Another freshman at AU who will be referred to as Jamie, has a fake ID from Rhode Island, a state she has never been to, and has never had it questioned.

“I haven’t used it in D.C. yet, but I use it all the time in Maryland,” Jamie said. “The bars around The University of Maryland and other restaurants over there don’t care.”

Police in the area have taken notice of the fake ID epidemic. According to a WJLA news report in November 2016, local police noticed a large volume of bar fights occurring in the Clarendon area of Arlington, VA. The police discovered that the issues were being caused by minors with fake IDs acting rowdy in bars.

The result was a campaign to crack down on fake IDs. In the following months, the police helped train local bartenders in protocol for identifying fake IDs. The result was the confiscation of over 450 high quality fake IDs.

Getting caught with a fake ID can be a serious offense. In the District, misrepresentation of age is a misdemeanor punishable by a maximum of a $300 fine and a 90 day suspension of your driving privileges if convicted, according to Nolo’s Driving Laws database. However most cases are never prosecuted. The Tenleytown Police Department and American University public safety declined to comment.

The U.S. drinking age of 21 is high compared to other Western countries. The United Kingdom, France, Canada and Mexico all have a legal drinking age of 18.

For Eva Gonzales, a freshman from Puerto Rico, the high drinking age appears to be strange and counterproductive.

“I think, health-wise, it makes more sense because your brain technically isn’t fully developed until age 25, but I think it’s an unrealistic age,” Gonzales said. “In Puerto Rico, most kids have their first drink with their parents and are taught how to drink responsibly. In the States people don’t know how to drink because it’s so forbidden. Kids here want to drink as much as possible, as fast as they can.”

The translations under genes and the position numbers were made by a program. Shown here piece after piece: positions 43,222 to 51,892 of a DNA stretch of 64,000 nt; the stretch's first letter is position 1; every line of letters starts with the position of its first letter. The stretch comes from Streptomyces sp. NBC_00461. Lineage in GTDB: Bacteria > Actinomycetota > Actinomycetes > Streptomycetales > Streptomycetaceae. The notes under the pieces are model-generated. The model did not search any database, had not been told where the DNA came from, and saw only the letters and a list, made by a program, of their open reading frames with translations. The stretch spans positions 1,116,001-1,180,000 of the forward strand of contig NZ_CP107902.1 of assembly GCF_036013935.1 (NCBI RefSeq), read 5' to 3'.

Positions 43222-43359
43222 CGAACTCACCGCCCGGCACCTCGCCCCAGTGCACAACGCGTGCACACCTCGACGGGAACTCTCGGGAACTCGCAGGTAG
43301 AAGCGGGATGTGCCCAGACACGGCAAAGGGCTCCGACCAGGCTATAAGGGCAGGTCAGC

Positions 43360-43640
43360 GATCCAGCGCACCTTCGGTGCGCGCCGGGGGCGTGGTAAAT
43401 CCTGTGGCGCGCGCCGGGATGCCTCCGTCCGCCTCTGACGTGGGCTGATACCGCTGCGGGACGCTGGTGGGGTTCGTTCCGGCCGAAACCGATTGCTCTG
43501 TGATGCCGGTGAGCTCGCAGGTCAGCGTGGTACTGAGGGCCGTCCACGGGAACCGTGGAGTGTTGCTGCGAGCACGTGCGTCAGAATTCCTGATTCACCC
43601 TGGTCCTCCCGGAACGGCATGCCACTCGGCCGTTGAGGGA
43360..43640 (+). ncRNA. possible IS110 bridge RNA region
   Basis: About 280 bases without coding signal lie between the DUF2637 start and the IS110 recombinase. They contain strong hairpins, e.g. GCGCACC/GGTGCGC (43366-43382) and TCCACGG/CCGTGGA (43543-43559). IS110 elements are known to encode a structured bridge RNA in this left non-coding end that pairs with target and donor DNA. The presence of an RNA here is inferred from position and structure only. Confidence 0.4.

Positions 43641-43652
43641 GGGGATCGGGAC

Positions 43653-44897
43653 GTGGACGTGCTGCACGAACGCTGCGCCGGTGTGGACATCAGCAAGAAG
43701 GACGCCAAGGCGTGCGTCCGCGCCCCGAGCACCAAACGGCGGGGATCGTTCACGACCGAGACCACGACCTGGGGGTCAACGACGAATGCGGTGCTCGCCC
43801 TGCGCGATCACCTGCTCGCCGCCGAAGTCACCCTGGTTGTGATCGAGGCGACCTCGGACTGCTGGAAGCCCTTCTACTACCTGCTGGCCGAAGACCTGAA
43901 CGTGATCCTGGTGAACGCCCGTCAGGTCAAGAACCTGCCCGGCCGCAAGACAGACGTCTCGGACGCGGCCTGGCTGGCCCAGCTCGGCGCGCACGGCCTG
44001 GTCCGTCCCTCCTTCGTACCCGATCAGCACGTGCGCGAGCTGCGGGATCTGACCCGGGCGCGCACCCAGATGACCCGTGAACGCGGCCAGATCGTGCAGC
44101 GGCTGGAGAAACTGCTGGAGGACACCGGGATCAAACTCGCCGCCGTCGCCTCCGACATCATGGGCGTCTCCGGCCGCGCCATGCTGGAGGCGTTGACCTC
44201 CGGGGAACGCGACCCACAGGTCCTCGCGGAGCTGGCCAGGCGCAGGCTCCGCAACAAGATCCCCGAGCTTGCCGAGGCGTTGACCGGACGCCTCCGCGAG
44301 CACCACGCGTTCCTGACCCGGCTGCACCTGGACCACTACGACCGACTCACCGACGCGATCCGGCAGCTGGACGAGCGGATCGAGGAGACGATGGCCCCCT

AU Public Safety does not report the number of transports from campus to Sibly or any other hospital in their Annual Security Report. Anecdotally, Gonzalez feels that the number of kids that are transported from AU to Sibley Hospital is ridiculous.

“In Puerto Rico I’ve been to high school and college parties; an ambulance was called once because someone forgot their epipen,” Gonzalez said.

A report from the CDC last year showed that the U.S. does have a higher rate of binge drinking than other western countries. According to the CDC, 12 to 20 year olds consume 11 percent of all alcohol in the United States yearly. 15 percent of this demographic reported binge drinking in the last 30 days

However, Americans are still overall against lowering the drinking age. According to a Gallup poll, 74 percent of Americans would oppose it while 25 percent are in favor. Drinking at a young age does have serious consequences according to the Center for Disease Control and Prevention (CDC).

Studies by the CDC have shown that drinking in excess under the age of 21 can cause developmental problems physically as well as sexually. Other problems include issues at school such as higher amounts of absences and poor grades, and higher risk of suicide and depression.

Although the problems associated with underage drinking are serious, a high legal drinking age leads to hospital transports and binge drinking to be a continuing problem at AU and college campuses across the country.

“If the U.S. lowered the drinking age and stopped pretending that 18 year olds weren’t drinking, then we wouldn’t have issues with people going to the hospital and fake IDs” Gonzales said.

Michael Karlis is a first-year student studying communication, legal institution, economics and government (CLEG) and journalism.